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[liberationtech] Why Skype (real-time) is losing out to WeChat (async)

Nathan of Guardian nathan at
Sun Dec 23 22:10:28 PST 2012

I know in the LibTech and broader global activist/NGO community, there
is still quite a bit of focus on Skype. However, during my recent time
in India with the Tibetan community there, I have seen Skype, on mobiles
at least, almost thoroughly replaced by WeChat, a WhatsApp/Kakao clone
made by TenCent, the same Chinese company who created QQ. To my personal
horror, we have gone from a somewhat secure Skype with a questionable
backdoor policy, to a non-https, China-hosted service who is a known
collaborator with the Chinese government.

The only I thing I felt productive to do (other than scream and pull out
my hair) was to think about why this is happening from a user
perspective. Why is a text messaging/push-to-talk model winning out over
an instant messaging/VoIP model, in places like Africa and Asia,
regardless of known increased risk and decreased privacy and safety?

Other than the typical "users are dumb" answer, I think there are some
deeper useful factors to consider. Overall, I think we are seeing that
when smartphones are plentiful, but bandwidth is still a challenge, we
need to think about communications in a more asynchronous model than
real-time. I don't think this community should get too caught up in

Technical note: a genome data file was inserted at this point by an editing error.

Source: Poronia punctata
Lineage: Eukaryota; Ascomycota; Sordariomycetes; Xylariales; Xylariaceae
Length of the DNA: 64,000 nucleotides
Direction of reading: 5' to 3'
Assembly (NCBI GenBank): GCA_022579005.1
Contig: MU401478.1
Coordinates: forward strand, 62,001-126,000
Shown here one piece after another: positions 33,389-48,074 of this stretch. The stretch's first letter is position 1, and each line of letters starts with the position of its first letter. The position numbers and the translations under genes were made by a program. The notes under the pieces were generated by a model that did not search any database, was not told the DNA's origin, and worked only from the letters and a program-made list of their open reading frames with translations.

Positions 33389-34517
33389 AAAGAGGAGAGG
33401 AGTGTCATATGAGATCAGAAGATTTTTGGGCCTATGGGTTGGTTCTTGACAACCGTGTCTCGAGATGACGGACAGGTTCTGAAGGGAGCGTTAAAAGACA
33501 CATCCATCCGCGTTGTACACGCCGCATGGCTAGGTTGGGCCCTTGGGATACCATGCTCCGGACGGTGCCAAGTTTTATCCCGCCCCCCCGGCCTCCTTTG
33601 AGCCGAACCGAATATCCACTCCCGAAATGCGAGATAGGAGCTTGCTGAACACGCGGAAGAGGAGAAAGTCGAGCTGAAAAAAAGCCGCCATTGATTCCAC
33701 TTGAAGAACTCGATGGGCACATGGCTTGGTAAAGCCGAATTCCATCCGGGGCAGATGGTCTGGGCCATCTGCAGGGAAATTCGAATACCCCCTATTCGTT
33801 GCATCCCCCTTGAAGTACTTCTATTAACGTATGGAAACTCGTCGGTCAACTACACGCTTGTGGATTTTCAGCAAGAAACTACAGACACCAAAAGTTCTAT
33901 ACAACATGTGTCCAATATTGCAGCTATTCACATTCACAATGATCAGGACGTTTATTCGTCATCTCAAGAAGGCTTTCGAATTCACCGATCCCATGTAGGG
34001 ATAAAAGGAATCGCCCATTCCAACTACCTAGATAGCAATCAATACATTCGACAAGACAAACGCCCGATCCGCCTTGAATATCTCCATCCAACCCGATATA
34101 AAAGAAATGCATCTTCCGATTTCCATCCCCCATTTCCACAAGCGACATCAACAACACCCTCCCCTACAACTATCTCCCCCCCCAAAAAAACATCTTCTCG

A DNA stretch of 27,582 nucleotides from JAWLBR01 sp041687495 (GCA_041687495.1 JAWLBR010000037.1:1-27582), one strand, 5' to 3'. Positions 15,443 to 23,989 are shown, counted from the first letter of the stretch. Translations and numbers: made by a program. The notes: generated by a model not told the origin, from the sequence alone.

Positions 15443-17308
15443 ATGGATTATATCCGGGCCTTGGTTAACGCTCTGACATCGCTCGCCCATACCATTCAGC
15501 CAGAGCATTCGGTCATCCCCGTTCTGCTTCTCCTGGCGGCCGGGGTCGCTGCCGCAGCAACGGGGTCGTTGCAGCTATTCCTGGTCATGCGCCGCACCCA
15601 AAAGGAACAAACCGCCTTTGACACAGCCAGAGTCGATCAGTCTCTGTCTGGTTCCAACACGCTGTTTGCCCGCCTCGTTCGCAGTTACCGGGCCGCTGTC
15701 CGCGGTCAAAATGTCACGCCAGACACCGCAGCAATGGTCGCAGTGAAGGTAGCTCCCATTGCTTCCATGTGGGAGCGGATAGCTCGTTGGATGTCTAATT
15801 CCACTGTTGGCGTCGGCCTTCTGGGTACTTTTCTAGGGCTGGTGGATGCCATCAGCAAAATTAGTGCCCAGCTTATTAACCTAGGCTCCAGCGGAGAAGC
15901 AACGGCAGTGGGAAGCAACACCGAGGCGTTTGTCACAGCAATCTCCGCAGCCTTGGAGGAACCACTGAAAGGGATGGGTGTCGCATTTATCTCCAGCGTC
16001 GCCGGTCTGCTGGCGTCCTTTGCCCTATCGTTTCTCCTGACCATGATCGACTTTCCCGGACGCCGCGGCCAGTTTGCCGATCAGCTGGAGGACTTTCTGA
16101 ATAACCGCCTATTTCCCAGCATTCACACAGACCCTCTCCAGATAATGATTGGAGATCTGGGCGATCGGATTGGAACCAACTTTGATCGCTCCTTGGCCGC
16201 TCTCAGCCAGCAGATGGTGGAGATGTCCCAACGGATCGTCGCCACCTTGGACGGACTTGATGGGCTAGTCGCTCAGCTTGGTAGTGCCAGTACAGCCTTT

building "Skype replacements". I think more we should think about what
features otherwise great, secure apps like Cryptocat, RedPhone,
TextSecure, Gibberbot, etc are missing to make it possible for them to
replace the functionality and experience users are expecting today.

Why Skype/real-time is losing

1) Noticeable impact on mobile battery life if left logged in all the
time (holding open sockets to multiple servers? less efficient use of push?)

2) Real-time, full duplex communications requires constant, decent
bandwidth; degradation is very noticeable, especially with video

3) App is very large (a good amount of native code), and a bit laggy
during login and contacts lookup

4) Old and tired (aka not shiny) perception of brand; too much push of
"pay" services

5) Requires "new" username and password (aka not based on existing phone
number), and lookup/adding of new contacts

6) US/EU based super-nodes may increase latency issues; vs China/Asia
based servers

Why WeChat (and WhatsApp, Kakao, etc) async are winning

1) Push-to-talk voice negates nearly all bandwidth, throughput and
latency issues of mobile.

2) Push-to-talk is better than instant messaging for low literacy,
mixed-written language communities; The "bootstrap" process for Skype is
very text heavy still

3) Apps feel more lightweight both from size, and from network stack
(mostly just using HTTPS with some push mechanism)

5) Shiny, new hotness, with fun themes, personalization, and focus on "free"

6) Picture, video, file sharing made very easy - aka a first order
operation, not a secondary feature; chats are a seamless mix of media

7) Persistent, group chat/messaging works very well (since its just
async/store and forward, its very easy to send many-to-many)

8) Identity often based on existing phone number, so signup is easy, and
messaging to existing contacts is seamless

9) More viral - you can message people not on the service, and they will
be spammed to sign up for the service

Anyone want to call b.s. on this theory? Is my thinking headed in the
right direction? Should we try to turn Gibberbot into a more-secure
WhatsApp/WeChat clone?

All the best from the Himalayas,

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